Eric D. Schabell: Open Dashboard and Visualization Workshop - Exploring Perses API

Thursday, November 23, 2023

Open Dashboard and Visualization Workshop - Exploring Perses API

Getting started with Perses

Back in December of 2022 I started a series taking you on a tour of the Perses project. These articles covered this fairly new open dashboard and visualization project targeting cloud native environments. I used a getting started workshop to guide you through this series and to provide a hands-on experience for those new to visualizing observability data. 

In the previous article I kicked off with an introduction to and installation of Perses and provided links to the actual online workshop content

In this article, I'll share a guided tour of the Perses application programming interface (API) and how you can interact with your Perses instance through its API.

Let's dive right in, shall we?

I'm going to preview the Perses API as covered in my workshop lab before diving into the actual hands-on with the project.

You can find the free workshop here online:

Now let's dive into the Perses project API lab. Note this article is only a short summary, so please see the complete lab found online as the lab 3 here to work through the API experience yourself:

The following is a short overview of what is in this specific lab of the Perses workshop.

Perses API

One of the most interesting aspects of any project for developers is the amount and ease of access that a project API provides. Rest assured, everything you ever might want to do with your Perses instance is covered, allowing you to perform operations on your resources. You'll see that a resource is part of the Perses dashboard specification and you can perform all of the following with your resources known as  CRUD (create, read, update, delete):

  • creating a resource
  • retrieving a resource
  • updating a resource
  • deleting a resource
  • retrieving a list of resources

After installing Perses in the previous lab, you have a dashboard open in your browser. There is an application programming interface (API) available for you to gain insights into the configuration applied to your Perses instance. You can find out more about the projects, dashboards, and data sources that have been created. This can be handy to start with existing resources and modify them for your own versions.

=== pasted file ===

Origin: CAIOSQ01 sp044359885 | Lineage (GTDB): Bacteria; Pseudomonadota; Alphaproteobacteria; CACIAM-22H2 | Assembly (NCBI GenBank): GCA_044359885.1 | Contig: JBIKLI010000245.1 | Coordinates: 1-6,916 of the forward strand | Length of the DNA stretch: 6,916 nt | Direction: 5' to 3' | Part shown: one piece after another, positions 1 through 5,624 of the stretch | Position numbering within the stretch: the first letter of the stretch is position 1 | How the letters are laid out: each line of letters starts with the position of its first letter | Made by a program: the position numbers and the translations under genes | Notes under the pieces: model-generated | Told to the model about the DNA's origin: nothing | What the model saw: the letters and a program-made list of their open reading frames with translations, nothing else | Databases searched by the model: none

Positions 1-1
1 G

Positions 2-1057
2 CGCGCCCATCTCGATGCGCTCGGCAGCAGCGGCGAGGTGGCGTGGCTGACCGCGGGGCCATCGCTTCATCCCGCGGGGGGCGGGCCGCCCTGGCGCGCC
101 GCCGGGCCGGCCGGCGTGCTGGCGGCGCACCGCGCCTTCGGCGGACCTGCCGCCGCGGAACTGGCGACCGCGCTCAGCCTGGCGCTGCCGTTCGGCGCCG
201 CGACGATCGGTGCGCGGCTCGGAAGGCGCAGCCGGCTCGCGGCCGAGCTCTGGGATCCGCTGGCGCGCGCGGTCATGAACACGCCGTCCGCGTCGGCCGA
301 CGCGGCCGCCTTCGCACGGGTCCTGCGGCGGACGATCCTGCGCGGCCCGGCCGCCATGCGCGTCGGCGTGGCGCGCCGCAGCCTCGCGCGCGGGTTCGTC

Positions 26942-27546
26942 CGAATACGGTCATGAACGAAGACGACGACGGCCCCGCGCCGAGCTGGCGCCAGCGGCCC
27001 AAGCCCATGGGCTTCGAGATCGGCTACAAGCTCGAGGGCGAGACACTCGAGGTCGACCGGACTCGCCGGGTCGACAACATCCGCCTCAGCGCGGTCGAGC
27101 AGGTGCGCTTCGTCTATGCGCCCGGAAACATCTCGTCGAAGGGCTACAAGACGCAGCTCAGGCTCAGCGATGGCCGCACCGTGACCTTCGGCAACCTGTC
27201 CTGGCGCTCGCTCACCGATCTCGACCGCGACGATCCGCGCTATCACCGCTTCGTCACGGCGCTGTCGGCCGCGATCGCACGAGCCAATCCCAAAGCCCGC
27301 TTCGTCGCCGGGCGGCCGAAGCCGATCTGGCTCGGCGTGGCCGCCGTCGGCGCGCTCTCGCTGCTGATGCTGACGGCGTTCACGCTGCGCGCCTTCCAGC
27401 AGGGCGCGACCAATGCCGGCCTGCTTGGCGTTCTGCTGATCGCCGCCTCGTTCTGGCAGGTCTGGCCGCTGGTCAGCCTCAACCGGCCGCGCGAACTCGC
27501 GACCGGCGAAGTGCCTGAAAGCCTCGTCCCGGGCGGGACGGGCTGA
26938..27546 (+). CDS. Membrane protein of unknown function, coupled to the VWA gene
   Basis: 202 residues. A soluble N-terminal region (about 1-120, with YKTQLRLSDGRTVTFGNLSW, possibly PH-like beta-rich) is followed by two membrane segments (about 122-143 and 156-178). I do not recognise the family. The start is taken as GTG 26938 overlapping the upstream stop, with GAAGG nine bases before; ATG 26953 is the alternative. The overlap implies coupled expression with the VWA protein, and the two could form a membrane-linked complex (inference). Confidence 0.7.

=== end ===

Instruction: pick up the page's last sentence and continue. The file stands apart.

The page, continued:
The pre-installed project is called WorkshopProject and this is how we get started exploring some of the provided API operations for handling a Perses resource, which can be one of the following:

  • project
  • dashboard
  • datasource

You learn that you can use a standard browser and the RestAPI (URL) to leverage the API operations, such as how you can view the configured projects on your Perses server with a browser, just enter this URL:

http://localhost:8080/api/v1/projects

This shows you un-formatted JSON output of the available projects. You should see the single WorkshopProject listed:


Next you explore an example RestAPI tool and query the same operation:

Seeing the results now embedded and formatted nicely for human consumption:

Finally, you'll start using the provided Perses command line executable known as percli. If you built the project from the source code, you have built this executable, but if you are using the container image installation then you will find an executable percli for your operating system using the pointers provided in the lab. The rest of this lab is dedicated to exploring how to use this command line tool and you explore all of the following commands:

  • login - log in to an instance of the Perses API
  • get - request a response from the Perses API
  • project - select a project to be used as default
  • describe - request details for a specific resource
  • delete - delete a specific resource
  • apply - create or update existing resources using JSON or YAML file

You'll learn by using each one of these commands and exploring the output they provide. For example, if you use the command line tool to get all the projects in your Perses instance it would look like this in your console:

This lab leaves you one step closer to creating your own dashboards and visualizations.

More to come

Next up, I'll continue working with you through the Perses project with a look at the Perses specification. Stay tuned for more insights into real practical experience as my cloud native o11y journey continues.

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